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Giants draft analysis: Did Jerry Reese get taken, again?

Some are blasting the GM for not trading up to get O.J. Howard

NFL: Combine
O.J. Howard
Brian Spurlock-USA TODAY Sports

New York Giants general manager Jerry Reese got duped again! That seems to be the opinion of a healthy number of New York football writers and Giants fans after the Giants stayed at No. 23 Thursday night, watched O.J. Howard and others go off the board, and selected Ole Miss TE Evan Engram.

ESPN’s Jordan Ranaan lambasted the GM for not moving up to get one of the players commonly considered prime Giant targets, most notably Howard, the Alabama tight end.

For the second consecutive year, the Giants were paralyzed by Reese’s rigidity. His streaks remain intact. He has never traded (up or down) in the first round, and has never traded down in 72 times on the clock in his 11 drafts as general manager.

Thursday was the perfect opportunity. Howard, a player the Giants coveted and had ranked near the top 10 of their board, was slipping. He was still available in the mid-teens, and lasted almost until the 20s. The opportunity was there for Reese to make a move somewhere, although he said afterward it was never in consideration.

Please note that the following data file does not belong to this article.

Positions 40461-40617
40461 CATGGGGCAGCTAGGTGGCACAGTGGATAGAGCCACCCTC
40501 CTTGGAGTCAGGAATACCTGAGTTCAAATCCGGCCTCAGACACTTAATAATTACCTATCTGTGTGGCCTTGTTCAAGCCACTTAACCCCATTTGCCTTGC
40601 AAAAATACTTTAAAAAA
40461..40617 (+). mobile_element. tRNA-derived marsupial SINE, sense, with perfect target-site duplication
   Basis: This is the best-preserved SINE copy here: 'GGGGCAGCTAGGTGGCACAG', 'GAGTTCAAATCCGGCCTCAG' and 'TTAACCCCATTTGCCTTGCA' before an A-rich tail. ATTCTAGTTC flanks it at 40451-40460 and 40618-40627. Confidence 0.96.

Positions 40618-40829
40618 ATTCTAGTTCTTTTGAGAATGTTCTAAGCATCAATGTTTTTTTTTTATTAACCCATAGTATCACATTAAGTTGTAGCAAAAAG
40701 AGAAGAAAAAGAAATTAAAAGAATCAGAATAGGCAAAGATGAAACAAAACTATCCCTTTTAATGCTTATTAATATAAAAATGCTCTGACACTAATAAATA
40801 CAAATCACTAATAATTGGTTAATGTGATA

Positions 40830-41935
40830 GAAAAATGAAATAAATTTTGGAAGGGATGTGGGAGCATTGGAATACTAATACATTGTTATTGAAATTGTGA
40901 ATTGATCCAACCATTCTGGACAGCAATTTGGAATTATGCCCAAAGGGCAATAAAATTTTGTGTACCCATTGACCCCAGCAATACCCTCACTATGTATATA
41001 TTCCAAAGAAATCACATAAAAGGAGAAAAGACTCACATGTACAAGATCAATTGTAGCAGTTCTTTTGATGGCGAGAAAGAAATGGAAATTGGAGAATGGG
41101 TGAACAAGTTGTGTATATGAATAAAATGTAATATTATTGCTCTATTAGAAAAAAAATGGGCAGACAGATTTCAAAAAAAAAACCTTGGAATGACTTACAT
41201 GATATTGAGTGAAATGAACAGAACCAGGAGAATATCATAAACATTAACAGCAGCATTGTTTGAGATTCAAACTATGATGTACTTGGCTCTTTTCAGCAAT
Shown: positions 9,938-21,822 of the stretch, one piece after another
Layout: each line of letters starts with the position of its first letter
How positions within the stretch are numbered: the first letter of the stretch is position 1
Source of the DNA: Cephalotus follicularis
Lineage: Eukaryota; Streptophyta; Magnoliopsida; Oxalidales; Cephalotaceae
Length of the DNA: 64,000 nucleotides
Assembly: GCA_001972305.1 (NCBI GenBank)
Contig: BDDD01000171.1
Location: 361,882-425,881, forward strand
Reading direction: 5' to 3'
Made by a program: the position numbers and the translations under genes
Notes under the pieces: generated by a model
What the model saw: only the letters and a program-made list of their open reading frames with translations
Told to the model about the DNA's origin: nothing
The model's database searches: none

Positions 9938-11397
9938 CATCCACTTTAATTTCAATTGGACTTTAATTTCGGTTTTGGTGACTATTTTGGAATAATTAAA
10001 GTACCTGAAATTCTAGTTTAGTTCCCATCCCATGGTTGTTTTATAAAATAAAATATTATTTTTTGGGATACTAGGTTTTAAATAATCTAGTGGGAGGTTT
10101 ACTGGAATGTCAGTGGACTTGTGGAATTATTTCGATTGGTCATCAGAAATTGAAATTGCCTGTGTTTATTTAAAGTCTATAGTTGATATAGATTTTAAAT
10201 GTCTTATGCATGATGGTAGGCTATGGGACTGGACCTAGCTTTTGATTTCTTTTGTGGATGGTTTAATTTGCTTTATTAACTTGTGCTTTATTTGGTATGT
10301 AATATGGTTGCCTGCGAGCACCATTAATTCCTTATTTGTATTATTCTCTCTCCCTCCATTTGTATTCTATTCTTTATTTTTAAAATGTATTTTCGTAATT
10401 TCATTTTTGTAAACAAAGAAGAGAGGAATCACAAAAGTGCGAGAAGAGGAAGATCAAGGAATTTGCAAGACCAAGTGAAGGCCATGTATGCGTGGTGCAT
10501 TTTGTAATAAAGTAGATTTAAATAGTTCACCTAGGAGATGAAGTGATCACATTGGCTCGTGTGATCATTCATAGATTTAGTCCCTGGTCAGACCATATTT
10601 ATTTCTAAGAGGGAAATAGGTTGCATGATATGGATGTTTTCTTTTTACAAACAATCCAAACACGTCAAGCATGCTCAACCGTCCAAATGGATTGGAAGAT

Consider it an opportunity wasted for Howard, Bolles and Davis. One by one, they were gone. Just like last year, the Giants’ targets were taken right out from under them.

NJ Advance Media’s Steve Politi wrote that Engram “feels like a consolation prize on a night when the Giants could have landed a game changer.”

Here’s more from Politi:

This isn't the least bit surprising, of course. It was one year ago that the Giants were caught flat-footed as the Tennessee Titans and the Chicago Bears traded up just ahead of them to steal the two players, tackle Jack Conklin and linebacker Leonard Floyd, the team reportedly coveted.

Reese settled for Eli Apple. The cornerback started 12 games last season and might turn out to be a very good player. But the pick felt like an overreach at No. 10 overall then and still does now, and Reese could have traded down and still landed a player of Apple's caliber. But trading in that direction is also not something the Giants GM does.

He preaches that the team will always take the best player available, but that's not true, either. Few would consider Engram better than Alabama linebacker Reuben Foster, a player who might have been a top-five pick if not for some well-documented injury and off-the-field issues.